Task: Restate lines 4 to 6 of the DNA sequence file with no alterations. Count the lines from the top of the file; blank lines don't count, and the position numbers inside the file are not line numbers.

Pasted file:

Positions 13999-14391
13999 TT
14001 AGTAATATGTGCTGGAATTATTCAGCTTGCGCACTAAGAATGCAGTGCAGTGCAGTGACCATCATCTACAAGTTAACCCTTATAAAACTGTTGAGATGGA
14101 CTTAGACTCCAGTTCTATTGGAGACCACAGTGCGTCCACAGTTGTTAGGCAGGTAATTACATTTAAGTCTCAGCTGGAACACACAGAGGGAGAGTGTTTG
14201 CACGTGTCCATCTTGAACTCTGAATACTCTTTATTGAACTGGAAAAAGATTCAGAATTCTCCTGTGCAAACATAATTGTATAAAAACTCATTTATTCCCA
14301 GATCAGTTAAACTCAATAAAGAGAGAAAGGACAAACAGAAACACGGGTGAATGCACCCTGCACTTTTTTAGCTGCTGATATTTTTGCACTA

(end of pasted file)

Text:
14101 CTTAGACTCCAGTTCTATTGGAGACCACAGTGCGTCCACAGTTGTTAGGCAGGTAATTACATTTAAGTCTCAGCTGGAACACACAGAGGGAGAGTGTTTG
14201 CACGTGTCCATCTTGAACTCTGAATACTCTTTATTGAACTGGAAAAAGATTCAGAATTCTCCTGTGCAAACATAATTGTATAAAAACTCATTTATTCCCA
14301 GATCAGTTAAACTCAATAAAGAGAGAAAGGACAAACAGAAACACGGGTGAATGCACCCTGCACTTTTTTAGCTGCTGATATTTTTGCACTA